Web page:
Friday, April 25, 2008

Mind your peas and carrots

Can the unclean produce the clean? --Sirach 34

I was thinking just this week about vegetarianism, and how it seems to inevitably send runners (like strawberries) out into all the other aspects of that particular vegetarian's life - especially in the way they treat other people.

Vegetarianism is an ascetical crop-up in the history of certain religions - most notably in Hinduism and Sikhism. The purity thing, that goes hand in hand with abstaining from alcohol. It turns out to be an enjoyable sort of thing, enjoyable like someone gets to enjoy, more and more, watching his savings account accumulate with every cheque cashed. It's an oxymoronic sort of asceticism. It follows due process with perfection, except for the end part, where, as in true asceticism, the practise is supposed to sort of "terminate" in hiddenness - whereby the practising soul goes forth "like in the body of a stranger". Instead, the poor vegetarian souls let it breach all their conduct and dictate its vanity in the lives of others. They love to tell a person who has just gotten out of the hospital after treatment for inexplicable and total kidney failure: "You should take care of yourself".

Catholics do not eat meat on Fridays, and while such a practise can indeed lead one to a certain snobbishness, or more like a certain sort of pride, in declaring to the offer of meat on that day, "I don't eat meat on Fridays", the very practise is entirely different from the no-meat of the Hindus. Different in its significance, different in its aim and different in its being a sort of rule, hence different in the end result and formal execution.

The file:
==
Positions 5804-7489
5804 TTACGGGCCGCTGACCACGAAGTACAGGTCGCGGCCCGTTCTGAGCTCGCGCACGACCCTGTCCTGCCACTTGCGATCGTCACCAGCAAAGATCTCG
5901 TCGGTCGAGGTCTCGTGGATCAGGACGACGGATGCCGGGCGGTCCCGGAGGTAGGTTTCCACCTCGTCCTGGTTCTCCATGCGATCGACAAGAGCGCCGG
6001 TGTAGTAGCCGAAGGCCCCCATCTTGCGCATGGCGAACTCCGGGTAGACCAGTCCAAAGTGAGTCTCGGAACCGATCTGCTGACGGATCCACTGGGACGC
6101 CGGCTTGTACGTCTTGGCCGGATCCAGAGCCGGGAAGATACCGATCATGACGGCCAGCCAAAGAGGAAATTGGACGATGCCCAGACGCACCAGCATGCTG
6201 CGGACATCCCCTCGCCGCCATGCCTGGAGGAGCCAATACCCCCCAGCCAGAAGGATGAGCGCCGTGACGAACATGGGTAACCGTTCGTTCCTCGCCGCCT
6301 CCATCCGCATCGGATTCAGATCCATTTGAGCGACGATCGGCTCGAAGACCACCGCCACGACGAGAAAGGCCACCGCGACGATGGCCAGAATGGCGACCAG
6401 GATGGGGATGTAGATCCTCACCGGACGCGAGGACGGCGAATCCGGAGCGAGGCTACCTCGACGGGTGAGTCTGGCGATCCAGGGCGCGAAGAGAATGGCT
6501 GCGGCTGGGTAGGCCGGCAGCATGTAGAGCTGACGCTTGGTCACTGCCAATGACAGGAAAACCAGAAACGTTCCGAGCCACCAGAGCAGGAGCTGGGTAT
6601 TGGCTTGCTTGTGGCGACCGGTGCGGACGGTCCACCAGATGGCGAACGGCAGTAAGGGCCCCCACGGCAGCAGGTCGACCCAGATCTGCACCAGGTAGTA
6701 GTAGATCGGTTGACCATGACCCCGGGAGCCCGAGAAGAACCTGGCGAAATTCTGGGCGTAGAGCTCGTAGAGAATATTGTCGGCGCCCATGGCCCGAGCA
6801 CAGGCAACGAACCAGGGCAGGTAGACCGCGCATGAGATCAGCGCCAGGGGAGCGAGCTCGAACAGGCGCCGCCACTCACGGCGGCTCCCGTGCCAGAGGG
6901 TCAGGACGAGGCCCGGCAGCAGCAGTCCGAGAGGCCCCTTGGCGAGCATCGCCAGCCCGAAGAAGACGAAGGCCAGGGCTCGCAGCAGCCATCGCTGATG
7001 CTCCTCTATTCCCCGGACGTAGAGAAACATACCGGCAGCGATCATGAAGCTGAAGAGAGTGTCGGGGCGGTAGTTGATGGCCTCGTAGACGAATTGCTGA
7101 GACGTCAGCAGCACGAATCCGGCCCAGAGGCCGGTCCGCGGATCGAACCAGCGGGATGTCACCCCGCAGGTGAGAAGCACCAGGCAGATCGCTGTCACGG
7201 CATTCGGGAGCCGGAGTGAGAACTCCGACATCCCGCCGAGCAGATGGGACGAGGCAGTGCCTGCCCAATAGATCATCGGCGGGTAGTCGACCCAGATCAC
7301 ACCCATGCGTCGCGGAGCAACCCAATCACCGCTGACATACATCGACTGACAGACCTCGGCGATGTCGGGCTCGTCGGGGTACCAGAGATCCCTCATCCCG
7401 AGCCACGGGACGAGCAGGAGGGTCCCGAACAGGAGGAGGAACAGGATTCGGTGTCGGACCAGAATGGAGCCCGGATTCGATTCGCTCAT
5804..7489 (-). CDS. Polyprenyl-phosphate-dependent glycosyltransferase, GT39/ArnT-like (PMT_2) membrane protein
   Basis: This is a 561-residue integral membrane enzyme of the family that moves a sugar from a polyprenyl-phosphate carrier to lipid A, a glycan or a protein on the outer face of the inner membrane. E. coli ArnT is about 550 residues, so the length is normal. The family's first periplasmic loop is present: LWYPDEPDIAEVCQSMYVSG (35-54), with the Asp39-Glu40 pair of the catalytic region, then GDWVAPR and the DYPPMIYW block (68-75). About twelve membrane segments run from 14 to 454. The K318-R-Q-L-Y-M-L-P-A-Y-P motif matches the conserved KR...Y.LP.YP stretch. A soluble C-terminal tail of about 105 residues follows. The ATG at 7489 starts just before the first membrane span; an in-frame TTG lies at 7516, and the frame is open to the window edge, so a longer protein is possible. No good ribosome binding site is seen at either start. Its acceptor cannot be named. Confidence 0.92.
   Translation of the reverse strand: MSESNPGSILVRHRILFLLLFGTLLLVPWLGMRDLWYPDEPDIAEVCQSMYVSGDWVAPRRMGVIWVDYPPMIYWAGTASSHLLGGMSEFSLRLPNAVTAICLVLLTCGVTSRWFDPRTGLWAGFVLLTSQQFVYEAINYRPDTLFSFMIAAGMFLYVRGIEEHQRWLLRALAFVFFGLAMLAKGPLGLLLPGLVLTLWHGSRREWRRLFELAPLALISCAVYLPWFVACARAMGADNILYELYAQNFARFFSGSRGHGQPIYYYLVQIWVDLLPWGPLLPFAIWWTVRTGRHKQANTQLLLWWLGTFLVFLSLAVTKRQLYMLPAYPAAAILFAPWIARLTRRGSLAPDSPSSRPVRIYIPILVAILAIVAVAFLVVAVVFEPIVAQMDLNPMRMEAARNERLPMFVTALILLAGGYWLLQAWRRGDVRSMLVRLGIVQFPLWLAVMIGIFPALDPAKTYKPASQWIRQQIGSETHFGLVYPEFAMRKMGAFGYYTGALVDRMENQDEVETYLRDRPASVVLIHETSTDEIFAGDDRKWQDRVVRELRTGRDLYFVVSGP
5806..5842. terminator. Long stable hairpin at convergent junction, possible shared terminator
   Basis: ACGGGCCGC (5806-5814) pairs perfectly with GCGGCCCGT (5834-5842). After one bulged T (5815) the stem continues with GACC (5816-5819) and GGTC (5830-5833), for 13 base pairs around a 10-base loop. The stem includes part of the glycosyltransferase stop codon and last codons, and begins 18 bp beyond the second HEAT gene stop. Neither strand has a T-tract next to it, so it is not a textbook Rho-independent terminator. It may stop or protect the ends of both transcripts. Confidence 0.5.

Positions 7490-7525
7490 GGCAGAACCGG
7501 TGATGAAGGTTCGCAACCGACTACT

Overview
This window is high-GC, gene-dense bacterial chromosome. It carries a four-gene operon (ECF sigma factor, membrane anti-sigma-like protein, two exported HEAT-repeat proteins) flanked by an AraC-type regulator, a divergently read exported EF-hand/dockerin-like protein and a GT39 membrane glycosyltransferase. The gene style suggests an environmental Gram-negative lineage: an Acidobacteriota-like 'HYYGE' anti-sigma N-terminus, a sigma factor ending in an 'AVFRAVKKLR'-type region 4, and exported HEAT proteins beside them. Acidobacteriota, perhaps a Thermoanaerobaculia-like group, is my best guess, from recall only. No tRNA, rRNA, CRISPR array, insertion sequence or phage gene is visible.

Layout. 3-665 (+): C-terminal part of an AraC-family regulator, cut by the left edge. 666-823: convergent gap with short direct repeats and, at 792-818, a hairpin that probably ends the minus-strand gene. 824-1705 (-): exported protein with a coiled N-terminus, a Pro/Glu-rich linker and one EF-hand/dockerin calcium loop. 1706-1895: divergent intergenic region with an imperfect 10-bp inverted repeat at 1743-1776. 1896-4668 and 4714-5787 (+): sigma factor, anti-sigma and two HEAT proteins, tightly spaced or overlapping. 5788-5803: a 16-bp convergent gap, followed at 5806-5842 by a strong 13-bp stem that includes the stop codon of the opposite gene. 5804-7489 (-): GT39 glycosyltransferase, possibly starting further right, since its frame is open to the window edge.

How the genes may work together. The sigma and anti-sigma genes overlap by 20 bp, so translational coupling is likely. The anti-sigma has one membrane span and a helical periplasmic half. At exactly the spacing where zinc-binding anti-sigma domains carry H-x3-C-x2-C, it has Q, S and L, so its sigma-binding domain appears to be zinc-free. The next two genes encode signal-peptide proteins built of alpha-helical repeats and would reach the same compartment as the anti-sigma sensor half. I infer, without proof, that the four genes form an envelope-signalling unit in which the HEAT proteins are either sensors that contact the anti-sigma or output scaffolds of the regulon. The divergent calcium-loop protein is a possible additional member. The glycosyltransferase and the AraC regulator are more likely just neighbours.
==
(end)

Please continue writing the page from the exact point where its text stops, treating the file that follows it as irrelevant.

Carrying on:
In the Catholic world, the ascetical practise, be it no meat on Fridays, be it vow of silence, be it a hard board to sleep on and a rock for your pillow or sleeping in your future coffin, takes on the outlandish shape of simply being what it is. Hence the cultural pointing of giggling fingers and quirking reactions to the shape of Catholic practises; and the total acceptance to the point of patronizing sentimentality and psuedo-religous feelings of certain westerners towards various eastern practises. The Catholic does not abstain from meat on Friday because he believes it to be a purification or a rite of passage or a better thing than eating meat. He is indeed, more inclinded to declare that it is significantly worse than eating meat, and depending on who you talk to, will eschew the no-meat on Fridays altogether, or if not eschew it, will find it a hard thing.
The significance of the Friday is that Jesus Christ died on a Friday. For those who believe in the Son of God, what else can a Friday signify? So from this preposition, the abstaining from meat takes its cue, and yet the abstaining from meat would be meaningless if it were just for the "significance of it", the non-existent practise that certain securalists take to be the core of religion: some kind of vague and nice symoblic something or other for the sake of being symbolic. It is a concrete handle if you will; a mysterious, not altogether explainable concrete handle, for our own actions as human beings that form our culture will always have this mystery about them. But it is a handle, one that gives way to the objective reality - that reality being the real Person of Jesus Christ.

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